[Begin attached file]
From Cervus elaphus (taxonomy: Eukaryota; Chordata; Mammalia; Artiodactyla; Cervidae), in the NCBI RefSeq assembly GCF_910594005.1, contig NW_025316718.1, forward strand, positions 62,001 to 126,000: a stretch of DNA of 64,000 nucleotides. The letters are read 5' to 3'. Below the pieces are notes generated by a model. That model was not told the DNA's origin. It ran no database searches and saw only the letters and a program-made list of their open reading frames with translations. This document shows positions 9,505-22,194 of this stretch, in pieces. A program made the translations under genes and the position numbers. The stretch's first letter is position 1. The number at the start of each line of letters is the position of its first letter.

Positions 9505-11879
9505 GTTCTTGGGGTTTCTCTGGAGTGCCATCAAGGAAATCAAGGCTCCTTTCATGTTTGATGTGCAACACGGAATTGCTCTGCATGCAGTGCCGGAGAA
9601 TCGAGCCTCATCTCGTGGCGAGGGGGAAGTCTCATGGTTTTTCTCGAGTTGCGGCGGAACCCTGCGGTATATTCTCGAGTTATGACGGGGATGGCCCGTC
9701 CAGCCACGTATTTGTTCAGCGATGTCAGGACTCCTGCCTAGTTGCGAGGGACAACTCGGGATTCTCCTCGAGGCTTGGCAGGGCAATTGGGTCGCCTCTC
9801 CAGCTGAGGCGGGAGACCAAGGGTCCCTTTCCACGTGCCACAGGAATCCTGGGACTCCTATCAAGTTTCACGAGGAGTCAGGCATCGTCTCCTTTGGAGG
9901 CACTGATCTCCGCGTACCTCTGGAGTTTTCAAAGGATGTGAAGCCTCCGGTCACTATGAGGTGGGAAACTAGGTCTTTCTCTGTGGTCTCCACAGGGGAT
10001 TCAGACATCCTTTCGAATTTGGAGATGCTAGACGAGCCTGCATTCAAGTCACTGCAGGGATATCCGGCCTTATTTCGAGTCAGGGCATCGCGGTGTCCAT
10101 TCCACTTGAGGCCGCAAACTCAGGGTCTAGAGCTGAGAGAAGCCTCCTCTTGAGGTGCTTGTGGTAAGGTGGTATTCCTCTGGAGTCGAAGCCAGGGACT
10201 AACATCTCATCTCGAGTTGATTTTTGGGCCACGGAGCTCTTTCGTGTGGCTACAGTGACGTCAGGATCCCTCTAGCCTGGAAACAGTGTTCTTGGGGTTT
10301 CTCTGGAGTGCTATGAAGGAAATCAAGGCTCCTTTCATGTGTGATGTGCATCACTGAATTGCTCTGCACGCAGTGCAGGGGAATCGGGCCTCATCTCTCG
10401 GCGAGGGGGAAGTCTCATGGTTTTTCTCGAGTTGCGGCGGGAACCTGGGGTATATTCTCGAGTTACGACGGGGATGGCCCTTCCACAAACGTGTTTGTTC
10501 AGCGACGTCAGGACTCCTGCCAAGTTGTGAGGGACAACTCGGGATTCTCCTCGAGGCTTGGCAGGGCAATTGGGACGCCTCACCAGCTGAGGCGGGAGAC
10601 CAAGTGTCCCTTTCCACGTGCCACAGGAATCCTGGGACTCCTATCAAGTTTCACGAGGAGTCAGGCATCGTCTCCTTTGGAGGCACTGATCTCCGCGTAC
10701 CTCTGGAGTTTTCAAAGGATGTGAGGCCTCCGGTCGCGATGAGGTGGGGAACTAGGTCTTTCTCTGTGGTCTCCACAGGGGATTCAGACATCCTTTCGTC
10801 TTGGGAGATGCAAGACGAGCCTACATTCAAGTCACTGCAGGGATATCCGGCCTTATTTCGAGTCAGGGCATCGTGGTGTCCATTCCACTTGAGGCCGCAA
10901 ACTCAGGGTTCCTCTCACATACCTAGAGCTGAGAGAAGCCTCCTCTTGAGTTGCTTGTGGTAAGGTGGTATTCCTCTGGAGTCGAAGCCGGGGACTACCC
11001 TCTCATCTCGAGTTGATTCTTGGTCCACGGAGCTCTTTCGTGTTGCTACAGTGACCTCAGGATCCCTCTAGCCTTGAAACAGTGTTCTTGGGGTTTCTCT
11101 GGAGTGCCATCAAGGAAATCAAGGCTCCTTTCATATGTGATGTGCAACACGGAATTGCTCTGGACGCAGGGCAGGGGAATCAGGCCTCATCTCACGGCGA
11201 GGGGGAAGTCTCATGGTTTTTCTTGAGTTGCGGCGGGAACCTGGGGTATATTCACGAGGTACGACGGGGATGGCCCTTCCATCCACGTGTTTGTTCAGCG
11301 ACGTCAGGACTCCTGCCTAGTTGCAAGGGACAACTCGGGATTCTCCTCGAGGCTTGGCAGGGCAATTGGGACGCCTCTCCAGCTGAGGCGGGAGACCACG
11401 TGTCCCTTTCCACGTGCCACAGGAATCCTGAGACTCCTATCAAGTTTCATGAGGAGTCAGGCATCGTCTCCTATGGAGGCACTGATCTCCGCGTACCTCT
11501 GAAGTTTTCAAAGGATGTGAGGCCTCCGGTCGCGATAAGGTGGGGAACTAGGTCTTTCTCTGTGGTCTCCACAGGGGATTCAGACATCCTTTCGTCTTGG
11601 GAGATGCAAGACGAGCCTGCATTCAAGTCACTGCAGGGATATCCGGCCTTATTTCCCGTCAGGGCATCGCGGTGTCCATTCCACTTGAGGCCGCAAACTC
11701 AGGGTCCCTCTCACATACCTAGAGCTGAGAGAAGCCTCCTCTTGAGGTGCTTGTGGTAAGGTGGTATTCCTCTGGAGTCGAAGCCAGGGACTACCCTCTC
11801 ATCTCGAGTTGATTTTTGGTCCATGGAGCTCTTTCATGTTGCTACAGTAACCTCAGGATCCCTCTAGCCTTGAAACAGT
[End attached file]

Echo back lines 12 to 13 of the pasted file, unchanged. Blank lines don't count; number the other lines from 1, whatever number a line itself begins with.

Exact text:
10401 GCGAGGGGGAAGTCTCATGGTTTTTCTCGAGTTGCGGCGGGAACCTGGGGTATATTCTCGAGTTACGACGGGGATGGCCCTTCCACAAACGTGTTTGTTC
10501 AGCGACGTCAGGACTCCTGCCAAGTTGTGAGGGACAACTCGGGATTCTCCTCGAGGCTTGGCAGGGCAATTGGGACGCCTCACCAGCTGAGGCGGGAGAC